Tales of the Rampant Coyote

Adventures in Indie Gaming!

Reminiscing about Ultima Underworld

Posted by Rampant Coyote on June 3, 2011

GOG.COM announced that they will be carrying a bunch of older games from EA. They are leading out with three games – well, actually four – from Origin and Bullfrog. Ultima Underworld 1 & 2 are leading out in a single package as the first – but hopefully not the last – of the Ultima titles to hit their store. They are also selling Wing Commander Privateer and Dungeon Keeper, and will be releasing Origin’s Crusader: No Remorse, Bullfrog’s Magic Carpet, and Sid Meier’s Alpha Centauri by the end of the month.

Ultima Underworld – the first one – was definitely one of those formative experiences for me as a CRPG fan and, later, developer.  The second one didn’t inspire me quite as much, though it was also a lot of fun.

I thought I’d start out by sharing some links about this game:

My “Game Moments” experience of fear in this game

Dan Schmidt’s memories of bugs found during the development of the game. Also, the amusing ghoul special case. (I want to replay the game with a character named “Eyesnack” just because of this.)

And my favorite: Games that Changed the World: Ultima Underworld at Computer and Video Games.

If you haven’t played the game before, would I recommend it today? I’d give it a qualified yes. The graphics were groundbreaking at the time, but they used a lot of tricks to make it work that don’t stand up well today. Remember that this game was released with more “full featured” 3D long before Doom… it was released around the same time as Wolfenstein 3D. So they can take some getting used to. And the interface…! At one point, I was experimenting with borrowing the control system for Frayed Knights. Then I went back and played and remembered how weird it was.  I got used to it back in the day – even found it fairly natural – but I think it’s tougher going back to it now that WASD-style controls are deeply ingrained in my muscle memory. And the stories – while serviceable – aren’t exactly going to knock anybody out with their depth.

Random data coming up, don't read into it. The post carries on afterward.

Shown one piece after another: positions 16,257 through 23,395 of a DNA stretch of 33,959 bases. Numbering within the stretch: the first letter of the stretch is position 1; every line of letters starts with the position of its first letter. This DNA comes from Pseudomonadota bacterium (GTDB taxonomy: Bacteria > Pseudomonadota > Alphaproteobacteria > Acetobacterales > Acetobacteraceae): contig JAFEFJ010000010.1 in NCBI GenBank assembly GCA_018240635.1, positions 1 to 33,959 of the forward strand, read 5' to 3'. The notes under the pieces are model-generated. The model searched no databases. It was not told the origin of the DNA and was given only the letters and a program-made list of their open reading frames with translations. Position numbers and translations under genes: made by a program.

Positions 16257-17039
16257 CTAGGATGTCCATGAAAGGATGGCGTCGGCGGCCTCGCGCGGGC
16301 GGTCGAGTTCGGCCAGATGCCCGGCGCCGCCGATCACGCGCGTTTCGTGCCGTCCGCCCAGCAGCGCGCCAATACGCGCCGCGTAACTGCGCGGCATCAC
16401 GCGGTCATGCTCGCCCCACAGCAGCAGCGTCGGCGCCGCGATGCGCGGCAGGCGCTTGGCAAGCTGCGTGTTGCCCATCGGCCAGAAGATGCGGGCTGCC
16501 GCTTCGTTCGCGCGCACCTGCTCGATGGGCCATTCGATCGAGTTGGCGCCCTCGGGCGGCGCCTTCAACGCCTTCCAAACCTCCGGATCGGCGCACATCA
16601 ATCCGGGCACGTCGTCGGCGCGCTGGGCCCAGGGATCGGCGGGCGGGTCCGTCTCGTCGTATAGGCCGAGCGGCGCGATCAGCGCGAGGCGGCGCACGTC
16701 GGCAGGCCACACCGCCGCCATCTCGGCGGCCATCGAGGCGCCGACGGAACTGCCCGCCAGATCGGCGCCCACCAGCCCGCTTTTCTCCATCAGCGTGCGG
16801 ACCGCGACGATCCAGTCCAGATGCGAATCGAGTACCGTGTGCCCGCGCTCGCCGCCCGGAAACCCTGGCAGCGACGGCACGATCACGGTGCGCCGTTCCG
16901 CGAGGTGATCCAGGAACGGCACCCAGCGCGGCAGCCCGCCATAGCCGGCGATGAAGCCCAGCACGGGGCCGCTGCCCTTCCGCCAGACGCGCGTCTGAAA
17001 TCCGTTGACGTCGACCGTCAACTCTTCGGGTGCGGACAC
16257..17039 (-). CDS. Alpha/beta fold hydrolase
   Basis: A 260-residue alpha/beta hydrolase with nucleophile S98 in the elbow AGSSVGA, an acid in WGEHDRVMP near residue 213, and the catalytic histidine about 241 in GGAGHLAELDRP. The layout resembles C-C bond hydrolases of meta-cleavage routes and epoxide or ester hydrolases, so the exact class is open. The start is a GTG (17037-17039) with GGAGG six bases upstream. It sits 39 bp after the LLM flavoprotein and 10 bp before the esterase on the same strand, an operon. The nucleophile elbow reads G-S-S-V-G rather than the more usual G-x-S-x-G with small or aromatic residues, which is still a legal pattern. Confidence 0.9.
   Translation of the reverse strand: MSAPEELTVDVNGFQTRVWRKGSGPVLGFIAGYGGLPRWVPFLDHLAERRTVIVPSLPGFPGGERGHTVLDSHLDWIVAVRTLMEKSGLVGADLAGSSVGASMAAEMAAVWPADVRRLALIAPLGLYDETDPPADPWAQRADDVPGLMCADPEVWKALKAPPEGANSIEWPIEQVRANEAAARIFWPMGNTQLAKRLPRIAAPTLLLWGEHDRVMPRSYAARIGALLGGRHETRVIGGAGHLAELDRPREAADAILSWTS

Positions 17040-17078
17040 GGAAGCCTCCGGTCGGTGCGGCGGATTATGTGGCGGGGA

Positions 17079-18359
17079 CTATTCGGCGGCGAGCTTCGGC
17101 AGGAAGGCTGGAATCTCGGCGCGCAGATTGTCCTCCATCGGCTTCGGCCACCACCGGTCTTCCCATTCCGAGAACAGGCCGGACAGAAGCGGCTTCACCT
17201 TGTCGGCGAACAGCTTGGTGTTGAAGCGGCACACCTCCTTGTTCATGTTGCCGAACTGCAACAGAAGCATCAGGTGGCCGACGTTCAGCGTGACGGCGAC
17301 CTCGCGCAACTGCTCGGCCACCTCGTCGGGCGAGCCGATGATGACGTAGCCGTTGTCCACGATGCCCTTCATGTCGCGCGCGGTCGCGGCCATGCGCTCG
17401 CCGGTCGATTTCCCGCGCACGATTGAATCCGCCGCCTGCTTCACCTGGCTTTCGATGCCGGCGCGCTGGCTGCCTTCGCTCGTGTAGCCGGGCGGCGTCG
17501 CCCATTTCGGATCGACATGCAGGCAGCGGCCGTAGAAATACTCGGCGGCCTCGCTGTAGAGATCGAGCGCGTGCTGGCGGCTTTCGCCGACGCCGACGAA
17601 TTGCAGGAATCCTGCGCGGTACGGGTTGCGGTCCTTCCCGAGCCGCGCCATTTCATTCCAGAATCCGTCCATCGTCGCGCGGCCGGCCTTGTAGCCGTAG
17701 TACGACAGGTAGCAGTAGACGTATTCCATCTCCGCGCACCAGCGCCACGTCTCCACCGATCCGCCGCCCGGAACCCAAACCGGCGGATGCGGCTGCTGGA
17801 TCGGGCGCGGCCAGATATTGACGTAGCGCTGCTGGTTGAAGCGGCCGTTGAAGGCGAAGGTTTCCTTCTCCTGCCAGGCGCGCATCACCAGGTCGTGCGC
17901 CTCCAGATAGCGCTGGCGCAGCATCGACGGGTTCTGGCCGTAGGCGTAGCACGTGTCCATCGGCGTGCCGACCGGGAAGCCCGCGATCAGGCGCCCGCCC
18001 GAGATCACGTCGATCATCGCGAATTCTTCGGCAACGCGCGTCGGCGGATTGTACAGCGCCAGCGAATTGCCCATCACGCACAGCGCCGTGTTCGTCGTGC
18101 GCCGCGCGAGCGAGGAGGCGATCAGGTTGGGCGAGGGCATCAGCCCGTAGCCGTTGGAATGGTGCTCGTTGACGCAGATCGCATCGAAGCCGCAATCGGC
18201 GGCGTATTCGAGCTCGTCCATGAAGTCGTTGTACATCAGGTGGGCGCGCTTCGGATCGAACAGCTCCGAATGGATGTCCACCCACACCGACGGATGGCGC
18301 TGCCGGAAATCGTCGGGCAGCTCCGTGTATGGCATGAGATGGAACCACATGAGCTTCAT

I’ve only replayed this game in short segments (often months apart) since the 1990s, so I don’t remember a lot of the details in the game. I do remember having to back up to a much older save game because I encountered a bug that would cause some of your inventory to disappear. That bug was patched later, but it wouldn’t make your inventory come back. I also remember giving up on the game for a few weeks in frustration over the anti-magic level.

But besides the technological innovation (which doesn’t age well), Ultima Underworld (and the sequel) did a lot of things very, very right. The ability to trade with most non-hostile NPCs, for one thing, was really cool (duplicated somewhat in the first Fallout games, but not so much elsewhere). The more open-ended “simulation” approach to the adventure was really refreshing and enjoyable. There were a few puzzles that demanded (or at least suggested) specific solutions, but much of the game allowed you to organically problem-solve. Maybe that capability seems exaggerated through the rose-colored glasses of nostalgia that I look through, but that is how I remember it. This was long before anybody coined the term “sandbox game,” and I don’t feel it was too literally that kind of game. But if you are a fan of the Thief games, that open-ended approach to missions originated in the Ultima Underworld series.

In many ways, I prefer Ultima Underworld‘s approach over the common sandbox approach which feels like you are just encountering the random dungeon inhabitant of the week. (Huh? What makes you think I’m talking about The Elder Scrolls?)  As I recall, the world, treasure, creatures, and everything are fixed (and therefore, to me, feel more meaningful) – every game begins with exactly the same. But every game also plays out differently according to your approach (and, sometimes, just random events in the game).

The designers also captured  the claustrophobic feeling in both games. Both games had you trapped in an underground prison – in the second game’s case, the castle had been surrounded by an impenetrable blackrock shell, and the only escape was to similarly confined worlds also controlled by the Guardian.  In the first game, you encountered cultures that had adapted to living in a massive prison. In the second, you saw glimpses of the psychological toll of the imprisonment on the inhabitants of the castle over time.